If you find a burgler in your house and aim to protect what is rightfully yours how can you determine what excessive force should be applied?
In the case of Omari Roberts & Tony Martin, who have both been charged with Murder when finding a burgler in their house. One of which was due to a stabb wound the other via a firearm, should they be prosecuted for Murder?
The Conservative MP for Newark Patrick Mercer’s attempted to change the law in a Private Members Bill but was struck down by MPs in 2005.
Why is it that if you protect what is rightfully yours you could become a victim of justice, if they had not acted in the way that they did who is to say that the burgler may have murdered the occupants of the house instead?
In my eyes had the burgler not been attempting to break the law they would not be there in the first place and therefore avoid such occurances.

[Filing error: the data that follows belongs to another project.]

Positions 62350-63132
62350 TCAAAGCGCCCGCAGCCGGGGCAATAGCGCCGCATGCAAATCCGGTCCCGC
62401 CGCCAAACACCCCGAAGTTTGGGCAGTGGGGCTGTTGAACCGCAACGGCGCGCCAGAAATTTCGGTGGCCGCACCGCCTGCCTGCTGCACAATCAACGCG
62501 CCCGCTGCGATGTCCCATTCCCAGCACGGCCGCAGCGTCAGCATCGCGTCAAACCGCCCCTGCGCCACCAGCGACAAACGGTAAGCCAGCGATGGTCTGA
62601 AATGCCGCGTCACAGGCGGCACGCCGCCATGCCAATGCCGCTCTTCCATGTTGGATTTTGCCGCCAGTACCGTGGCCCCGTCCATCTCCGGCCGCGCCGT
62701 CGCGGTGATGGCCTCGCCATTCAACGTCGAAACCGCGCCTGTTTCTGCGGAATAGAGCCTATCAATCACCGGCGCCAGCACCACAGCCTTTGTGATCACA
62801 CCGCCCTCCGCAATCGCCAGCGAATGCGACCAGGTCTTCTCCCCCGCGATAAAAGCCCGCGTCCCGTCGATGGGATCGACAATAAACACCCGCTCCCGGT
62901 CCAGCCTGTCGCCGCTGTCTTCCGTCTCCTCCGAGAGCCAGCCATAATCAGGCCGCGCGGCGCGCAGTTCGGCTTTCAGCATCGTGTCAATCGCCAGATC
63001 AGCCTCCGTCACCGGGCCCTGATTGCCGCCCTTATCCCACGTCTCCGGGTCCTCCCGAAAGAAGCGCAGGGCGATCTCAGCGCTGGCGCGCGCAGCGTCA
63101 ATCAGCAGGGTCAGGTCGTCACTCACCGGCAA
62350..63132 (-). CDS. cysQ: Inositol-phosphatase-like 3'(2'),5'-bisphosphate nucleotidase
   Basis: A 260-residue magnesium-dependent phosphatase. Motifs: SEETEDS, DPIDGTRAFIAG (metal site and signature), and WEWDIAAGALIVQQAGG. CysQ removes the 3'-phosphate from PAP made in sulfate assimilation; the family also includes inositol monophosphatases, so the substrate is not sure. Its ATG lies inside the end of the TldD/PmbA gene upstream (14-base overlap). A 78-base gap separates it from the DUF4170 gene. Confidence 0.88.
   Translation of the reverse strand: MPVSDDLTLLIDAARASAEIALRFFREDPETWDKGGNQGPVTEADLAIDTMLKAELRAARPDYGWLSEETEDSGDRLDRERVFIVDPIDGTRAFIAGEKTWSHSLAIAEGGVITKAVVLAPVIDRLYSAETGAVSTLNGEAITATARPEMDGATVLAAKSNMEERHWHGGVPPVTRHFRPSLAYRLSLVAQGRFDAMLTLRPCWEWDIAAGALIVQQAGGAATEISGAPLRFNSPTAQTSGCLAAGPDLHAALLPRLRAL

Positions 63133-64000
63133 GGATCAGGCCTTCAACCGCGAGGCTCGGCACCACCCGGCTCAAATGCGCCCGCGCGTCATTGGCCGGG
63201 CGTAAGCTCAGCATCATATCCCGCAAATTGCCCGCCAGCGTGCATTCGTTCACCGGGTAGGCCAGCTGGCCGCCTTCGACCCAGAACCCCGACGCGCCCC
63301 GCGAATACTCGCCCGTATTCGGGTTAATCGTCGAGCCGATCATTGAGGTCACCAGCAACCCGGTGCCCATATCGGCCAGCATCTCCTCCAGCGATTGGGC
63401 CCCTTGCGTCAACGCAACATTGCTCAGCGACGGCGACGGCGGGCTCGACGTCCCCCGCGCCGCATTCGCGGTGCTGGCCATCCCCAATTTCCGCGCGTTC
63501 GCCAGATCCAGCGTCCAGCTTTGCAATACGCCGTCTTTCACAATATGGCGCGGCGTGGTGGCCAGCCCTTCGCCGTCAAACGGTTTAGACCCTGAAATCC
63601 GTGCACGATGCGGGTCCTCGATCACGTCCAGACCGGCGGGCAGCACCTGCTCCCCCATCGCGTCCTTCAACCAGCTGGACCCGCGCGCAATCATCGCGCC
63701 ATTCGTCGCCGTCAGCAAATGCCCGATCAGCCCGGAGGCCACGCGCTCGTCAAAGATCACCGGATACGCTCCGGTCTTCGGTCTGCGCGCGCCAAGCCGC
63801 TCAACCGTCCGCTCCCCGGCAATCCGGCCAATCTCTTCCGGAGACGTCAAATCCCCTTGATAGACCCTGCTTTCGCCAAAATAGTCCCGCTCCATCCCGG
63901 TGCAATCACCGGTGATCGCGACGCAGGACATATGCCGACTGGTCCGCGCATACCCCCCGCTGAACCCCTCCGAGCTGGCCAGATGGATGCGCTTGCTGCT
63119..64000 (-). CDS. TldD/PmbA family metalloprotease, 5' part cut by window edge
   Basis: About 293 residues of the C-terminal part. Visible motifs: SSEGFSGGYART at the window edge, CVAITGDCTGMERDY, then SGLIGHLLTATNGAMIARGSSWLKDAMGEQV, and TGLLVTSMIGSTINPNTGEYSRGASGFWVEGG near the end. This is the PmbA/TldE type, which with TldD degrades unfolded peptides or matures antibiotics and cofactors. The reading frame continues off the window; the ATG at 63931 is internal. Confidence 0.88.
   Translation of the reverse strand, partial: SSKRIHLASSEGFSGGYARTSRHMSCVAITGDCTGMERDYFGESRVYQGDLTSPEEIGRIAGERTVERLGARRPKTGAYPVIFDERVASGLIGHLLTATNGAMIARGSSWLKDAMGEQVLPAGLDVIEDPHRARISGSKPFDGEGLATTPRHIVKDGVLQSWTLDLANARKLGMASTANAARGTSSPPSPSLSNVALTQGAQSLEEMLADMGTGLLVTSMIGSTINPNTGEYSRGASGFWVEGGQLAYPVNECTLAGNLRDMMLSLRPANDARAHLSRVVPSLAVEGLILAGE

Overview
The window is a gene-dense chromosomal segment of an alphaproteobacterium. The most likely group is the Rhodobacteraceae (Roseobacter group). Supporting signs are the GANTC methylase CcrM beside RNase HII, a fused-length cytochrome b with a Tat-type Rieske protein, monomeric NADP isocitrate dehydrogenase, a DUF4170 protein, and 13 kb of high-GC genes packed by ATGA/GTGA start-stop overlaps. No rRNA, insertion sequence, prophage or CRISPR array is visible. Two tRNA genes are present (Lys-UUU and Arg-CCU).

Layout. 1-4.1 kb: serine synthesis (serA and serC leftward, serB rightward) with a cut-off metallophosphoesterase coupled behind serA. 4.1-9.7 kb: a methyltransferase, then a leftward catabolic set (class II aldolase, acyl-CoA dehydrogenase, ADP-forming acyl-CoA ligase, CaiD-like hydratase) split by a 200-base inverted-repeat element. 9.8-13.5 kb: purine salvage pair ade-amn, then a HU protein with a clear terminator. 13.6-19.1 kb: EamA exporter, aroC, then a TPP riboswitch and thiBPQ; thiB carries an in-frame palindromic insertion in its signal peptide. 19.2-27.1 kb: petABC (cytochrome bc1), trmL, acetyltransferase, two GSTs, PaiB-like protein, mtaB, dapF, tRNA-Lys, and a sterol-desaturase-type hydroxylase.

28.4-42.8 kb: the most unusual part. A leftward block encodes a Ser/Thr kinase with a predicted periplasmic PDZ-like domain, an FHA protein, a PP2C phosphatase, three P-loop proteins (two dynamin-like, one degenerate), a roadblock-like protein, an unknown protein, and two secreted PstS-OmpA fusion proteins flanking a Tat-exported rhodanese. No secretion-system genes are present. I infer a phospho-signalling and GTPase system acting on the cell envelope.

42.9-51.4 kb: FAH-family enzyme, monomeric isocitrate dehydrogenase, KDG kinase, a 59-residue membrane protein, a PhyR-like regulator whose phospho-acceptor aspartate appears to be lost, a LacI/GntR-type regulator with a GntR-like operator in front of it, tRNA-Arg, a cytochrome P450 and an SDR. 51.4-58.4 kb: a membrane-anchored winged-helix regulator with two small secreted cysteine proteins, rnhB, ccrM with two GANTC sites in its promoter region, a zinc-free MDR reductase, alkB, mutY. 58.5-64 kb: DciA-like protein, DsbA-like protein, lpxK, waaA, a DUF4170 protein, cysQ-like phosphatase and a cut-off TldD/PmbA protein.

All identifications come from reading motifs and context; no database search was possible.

I don't condone neither of their actions however if i was to come accross a burgler who was un-armed does that mean I am unable to use a weapon against them? If they have a weapon am i only allowed to use a weapon of similar value therefore working within reasonable force?
Truth be told that if i did find a burgler in my house, the last thing i would do would be to verify their weapon before choosing which one i should use myself as an act of self defence.
At present, home owners are not allowed to use ‘unreasonable force’ against burglars but there have been calls for it to be strengthened so that only ‘grossly disproportionate force’ would warrant prosecution
Why is this idea important?
The public need to be advised how they may deal in such circumstances, no doubt the emergency services would be the first port of call however in circumstances where this is not possible what rights do they have to protect their property?
This is also a waste of efforts as in the case of Omari Roberts:
A large number of people are arrested, cautioned, examined, charged and then when they come to court the whole thing is dropped